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Wilson v. Saul

United States District Court, W.D. Oklahoma

August 13, 2019

JAMES WILSON, Plaintiff,
ANDREW SAUL, Commissioner of Social Security Administration, Defendant.



         Plaintiff, James Wilson, seeks judicial review of the Social Security Administration's denial of disability insurance benefits (DIB). This matter has been referred by United States District Judge Stephen P. Friot for proposed findings and recommendations. See 28 U.S.C. §§ 636(b)(1)(B), 636(b)(3). The Commissioner filed the Administrative Record (AR), [Doc. No. 12], and both parties briefed their respective positions.[1] For the reasons set forth below, it is recommended that the Commissioner's decision be reversed and remanded for further proceedings.

         I. Procedural Background

         On April 12, 2016, Plaintiff protectively filed an application for DIB. See AR 10. The Social Security Administration (SSA) denied the application initially and on reconsideration. AR 95, 107. Following a hearing, an Administrative Law Judge (ALJ) issued an unfavorable decision dated March 21, 2018. AR 7-26. The Appeals Council denied Plaintiff's request for review. AR 1-6. Thus, the decision of the ALJ became the final decision of the Commissioner. Krauser v. Astrue, 638 F.3d 1324, 1327 (10th Cir. 2011). Plaintiff seeks judicial review of this final agency decision.

         II. The ALJ's Decision

         The ALJ followed the sequential evaluation process required by agency regulations. See Fischer-Ross v. Barnhart, 431 F.3d 729, 731 (10th Cir. 2005) (explaining five-step sequential evaluation process); see also 20 C.F.R. § 404.1520. The ALJ first determined Plaintiff had not engaged in substantial gainful activity since May 16, 2015, the alleged onset date. AR 13.

         At step two, the ALJ determined Plaintiff suffers from the severe impairments of “degenerative disc disease of the spine status-post 2012 and August 2016 surgical corrections; ischemic heart disease status-post 2009 single vessel bypass procedure and July 2015 re-do of single vessel bypass procedure and aortic valve replacement; diabetes mellitus; obesity (body mass index [“BMI”] 32 through 34); essential hypertension; chronic obstructive pulmonary disease (“COPD”), and sleep apnea.” Id.[2] At step three, the ALJ found Plaintiff's impairments do not meet or medically equal any of the impairments listed at 20 C.F.R. Part 404, Subpart P, Appendix 1. AR 13-14.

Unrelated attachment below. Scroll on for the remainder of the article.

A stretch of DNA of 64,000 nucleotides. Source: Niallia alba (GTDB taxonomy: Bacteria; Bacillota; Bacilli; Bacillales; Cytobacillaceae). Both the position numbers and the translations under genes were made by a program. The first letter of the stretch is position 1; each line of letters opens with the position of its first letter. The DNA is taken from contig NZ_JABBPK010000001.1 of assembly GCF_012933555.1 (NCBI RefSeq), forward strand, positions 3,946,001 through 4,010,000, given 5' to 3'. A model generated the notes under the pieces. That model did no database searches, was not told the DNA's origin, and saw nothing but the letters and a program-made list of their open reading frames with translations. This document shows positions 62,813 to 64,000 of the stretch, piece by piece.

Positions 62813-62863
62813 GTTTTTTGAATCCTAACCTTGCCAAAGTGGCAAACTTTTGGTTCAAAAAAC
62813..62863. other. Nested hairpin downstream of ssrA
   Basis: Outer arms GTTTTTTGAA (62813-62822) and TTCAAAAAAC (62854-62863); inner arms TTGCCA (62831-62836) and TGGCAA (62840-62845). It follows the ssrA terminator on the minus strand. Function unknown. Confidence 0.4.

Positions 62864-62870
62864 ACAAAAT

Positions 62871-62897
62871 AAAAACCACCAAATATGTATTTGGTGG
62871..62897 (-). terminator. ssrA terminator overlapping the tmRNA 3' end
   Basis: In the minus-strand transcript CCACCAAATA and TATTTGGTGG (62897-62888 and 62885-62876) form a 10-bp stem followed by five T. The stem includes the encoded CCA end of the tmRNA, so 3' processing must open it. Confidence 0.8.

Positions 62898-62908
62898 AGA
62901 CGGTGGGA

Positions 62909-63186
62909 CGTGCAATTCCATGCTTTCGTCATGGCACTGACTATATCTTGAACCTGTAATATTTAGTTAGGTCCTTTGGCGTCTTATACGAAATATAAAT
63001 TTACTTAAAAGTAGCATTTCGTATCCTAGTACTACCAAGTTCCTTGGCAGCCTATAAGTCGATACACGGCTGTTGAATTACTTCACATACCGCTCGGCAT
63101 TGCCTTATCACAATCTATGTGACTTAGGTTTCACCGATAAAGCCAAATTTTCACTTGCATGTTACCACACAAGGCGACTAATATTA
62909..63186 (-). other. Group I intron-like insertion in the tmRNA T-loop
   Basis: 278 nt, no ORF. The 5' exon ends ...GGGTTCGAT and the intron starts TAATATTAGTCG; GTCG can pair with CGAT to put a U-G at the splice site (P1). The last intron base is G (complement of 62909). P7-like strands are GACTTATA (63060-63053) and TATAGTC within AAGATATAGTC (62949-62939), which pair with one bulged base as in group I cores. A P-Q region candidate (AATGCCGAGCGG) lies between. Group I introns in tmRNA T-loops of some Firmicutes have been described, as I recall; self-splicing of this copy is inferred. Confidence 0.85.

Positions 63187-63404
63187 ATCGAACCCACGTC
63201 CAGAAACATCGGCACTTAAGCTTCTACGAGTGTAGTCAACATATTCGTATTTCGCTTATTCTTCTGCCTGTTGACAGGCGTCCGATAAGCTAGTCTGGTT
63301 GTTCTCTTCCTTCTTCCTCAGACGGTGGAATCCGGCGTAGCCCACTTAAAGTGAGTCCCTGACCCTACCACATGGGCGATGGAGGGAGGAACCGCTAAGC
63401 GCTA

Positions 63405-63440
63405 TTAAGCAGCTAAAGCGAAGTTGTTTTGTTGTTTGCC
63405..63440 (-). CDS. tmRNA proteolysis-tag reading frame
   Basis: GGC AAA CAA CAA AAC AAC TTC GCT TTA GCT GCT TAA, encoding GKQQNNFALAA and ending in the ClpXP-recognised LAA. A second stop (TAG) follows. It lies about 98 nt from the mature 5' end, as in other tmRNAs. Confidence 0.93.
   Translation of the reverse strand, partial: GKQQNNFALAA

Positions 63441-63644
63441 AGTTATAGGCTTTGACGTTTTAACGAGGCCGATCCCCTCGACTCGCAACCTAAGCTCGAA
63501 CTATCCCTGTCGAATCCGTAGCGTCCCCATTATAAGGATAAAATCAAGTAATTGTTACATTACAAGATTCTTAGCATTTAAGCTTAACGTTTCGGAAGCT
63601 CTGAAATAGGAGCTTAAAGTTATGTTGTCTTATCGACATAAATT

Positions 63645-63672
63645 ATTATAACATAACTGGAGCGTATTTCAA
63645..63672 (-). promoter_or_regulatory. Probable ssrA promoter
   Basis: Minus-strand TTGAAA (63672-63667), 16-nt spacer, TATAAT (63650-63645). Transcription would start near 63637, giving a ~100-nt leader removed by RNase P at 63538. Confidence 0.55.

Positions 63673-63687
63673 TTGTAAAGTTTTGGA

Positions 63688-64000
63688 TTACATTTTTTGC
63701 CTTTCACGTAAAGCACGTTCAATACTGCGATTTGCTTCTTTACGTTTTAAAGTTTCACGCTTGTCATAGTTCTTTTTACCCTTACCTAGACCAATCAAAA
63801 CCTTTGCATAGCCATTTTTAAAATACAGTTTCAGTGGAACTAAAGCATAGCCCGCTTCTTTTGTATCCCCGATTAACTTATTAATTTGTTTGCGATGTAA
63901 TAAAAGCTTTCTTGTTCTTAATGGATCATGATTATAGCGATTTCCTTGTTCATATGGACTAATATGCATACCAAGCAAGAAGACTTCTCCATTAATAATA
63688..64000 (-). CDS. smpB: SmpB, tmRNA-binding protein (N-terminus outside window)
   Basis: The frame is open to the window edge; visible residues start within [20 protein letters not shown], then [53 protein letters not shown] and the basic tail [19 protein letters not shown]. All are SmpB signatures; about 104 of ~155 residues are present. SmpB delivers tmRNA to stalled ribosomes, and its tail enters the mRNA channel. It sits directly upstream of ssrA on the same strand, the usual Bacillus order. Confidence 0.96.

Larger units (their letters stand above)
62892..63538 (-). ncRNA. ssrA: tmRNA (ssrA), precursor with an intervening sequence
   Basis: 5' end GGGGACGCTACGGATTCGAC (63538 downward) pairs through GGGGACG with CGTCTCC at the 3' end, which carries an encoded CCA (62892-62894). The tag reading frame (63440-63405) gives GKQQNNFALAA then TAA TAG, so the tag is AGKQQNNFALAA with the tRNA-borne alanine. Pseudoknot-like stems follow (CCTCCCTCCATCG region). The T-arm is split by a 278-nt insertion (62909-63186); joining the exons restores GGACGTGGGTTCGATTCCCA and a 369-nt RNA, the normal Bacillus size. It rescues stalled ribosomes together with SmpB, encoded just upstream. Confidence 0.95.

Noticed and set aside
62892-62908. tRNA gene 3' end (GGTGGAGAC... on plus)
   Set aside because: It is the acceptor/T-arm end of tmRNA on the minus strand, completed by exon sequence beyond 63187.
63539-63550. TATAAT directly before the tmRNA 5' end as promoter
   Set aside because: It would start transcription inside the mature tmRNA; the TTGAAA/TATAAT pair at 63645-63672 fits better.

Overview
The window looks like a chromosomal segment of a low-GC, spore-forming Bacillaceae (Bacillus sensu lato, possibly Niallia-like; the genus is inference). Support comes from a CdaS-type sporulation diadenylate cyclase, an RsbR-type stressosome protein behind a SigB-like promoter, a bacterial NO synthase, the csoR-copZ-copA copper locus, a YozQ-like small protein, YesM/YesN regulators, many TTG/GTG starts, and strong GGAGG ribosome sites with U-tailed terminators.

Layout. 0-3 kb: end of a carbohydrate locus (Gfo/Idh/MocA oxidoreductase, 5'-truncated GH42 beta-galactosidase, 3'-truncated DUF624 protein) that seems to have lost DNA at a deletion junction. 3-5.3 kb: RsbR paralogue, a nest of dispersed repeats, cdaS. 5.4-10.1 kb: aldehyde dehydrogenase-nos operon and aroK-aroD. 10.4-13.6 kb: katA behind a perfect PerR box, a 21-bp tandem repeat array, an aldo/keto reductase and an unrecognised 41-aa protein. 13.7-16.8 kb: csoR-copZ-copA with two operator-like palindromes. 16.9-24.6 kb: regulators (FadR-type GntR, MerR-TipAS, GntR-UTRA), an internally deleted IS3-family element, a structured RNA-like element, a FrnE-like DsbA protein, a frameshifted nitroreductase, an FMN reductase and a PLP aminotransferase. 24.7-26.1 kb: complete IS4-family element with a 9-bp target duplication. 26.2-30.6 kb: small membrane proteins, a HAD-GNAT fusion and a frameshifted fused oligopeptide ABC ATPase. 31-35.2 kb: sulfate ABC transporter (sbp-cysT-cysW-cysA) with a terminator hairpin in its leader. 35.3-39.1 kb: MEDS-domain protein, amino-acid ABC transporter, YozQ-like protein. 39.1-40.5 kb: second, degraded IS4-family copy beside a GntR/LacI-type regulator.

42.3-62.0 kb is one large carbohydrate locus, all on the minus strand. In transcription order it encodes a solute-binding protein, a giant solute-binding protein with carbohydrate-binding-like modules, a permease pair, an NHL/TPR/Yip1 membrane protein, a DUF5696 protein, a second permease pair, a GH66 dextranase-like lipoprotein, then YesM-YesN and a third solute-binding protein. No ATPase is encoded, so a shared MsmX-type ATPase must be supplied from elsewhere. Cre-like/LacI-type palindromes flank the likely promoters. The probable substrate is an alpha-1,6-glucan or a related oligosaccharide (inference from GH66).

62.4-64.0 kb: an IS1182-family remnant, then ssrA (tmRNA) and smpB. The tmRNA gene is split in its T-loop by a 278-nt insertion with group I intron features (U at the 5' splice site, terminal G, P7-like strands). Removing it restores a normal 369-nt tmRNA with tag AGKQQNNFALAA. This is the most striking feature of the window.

The ALJ next determined Plaintiff's residual functional capacity (RFC), concluding:

[Plaintiff] has the residual functional capacity to perform light exertion work as defined in 20 CFR 404.1567(b), except [Plaintiff] must avoid even moderate exposure to fumes, odors, dusts, gases, and poor ventilation. [Plaintiff] has no other work-related limitations or restrictions.

AR 14-19. After finding that the Medical-Vocational Rules supporting a finding that Plaintiff is “not disabled” whether or not Plaintiff has any past relevant work, the ALJ proceeded past Step Four. AR 19. Relying on the testimony of a vocational expert, the ALJ found there were jobs that existed in significant numbers in the national economy that Plaintiff could perform-small products assembler, office helper, and electronic bench worker. AR 20-21. The ALJ concluded, therefore, that Plaintiff was not disabled for purposes of the Social Security Act. AR 21.

         III. Standard of Review

         Judicial review of the Commissioner's final decision is limited to determining whether the factual findings are supported by substantial evidence in the record as a whole and whether the correct legal standards were applied. See Poppa v. Astrue, 569 F.3d 1167, 1169 (10th Cir. 2009). “Substantial evidence is such relevant evidence as a reasonable mind might accept as adequate to support a conclusion.” Doyal v. Barnhart, 331 F.3d 758, 760 (10th Cir. 2003) (quotation omitted). A decision is not based on substantial evidence if it is overwhelmed by other evidence in the record or if there is a mere scintilla of evidence supporting it. Branum v. Barnhart, 385 F.3d 1268, 1270 (10th Cir. 2004). The court “meticulously examine[s] the record as a whole, including anything that may undercut or detract from the ALJ's findings in order to determine if the substantiality test has been met.” Wall v. Astrue, 561 F.3d 1048, 1052 (10th Cir. 2009) (citations omitted). While the court considers whether the ALJ followed the applicable rules of law in weighing particular types of evidence in disability cases, the court does not reweigh the evidence or substitute its own judgment for that of the Commissioner. Bowman v. Astrue, 511 F.3d 1270, 1272 (10th Cir. 2008) (quotations and citations omitted).

         IV. Claims Presented for Judicial Review

         Plaintiff asserts the ALJ did not properly consider his diagnosis of depression. Plaintiff further contends the ALJ did not properly consider the disability determination from the Department of Veterans Affairs (VA). The Court recommends that this matter be reversed and ...

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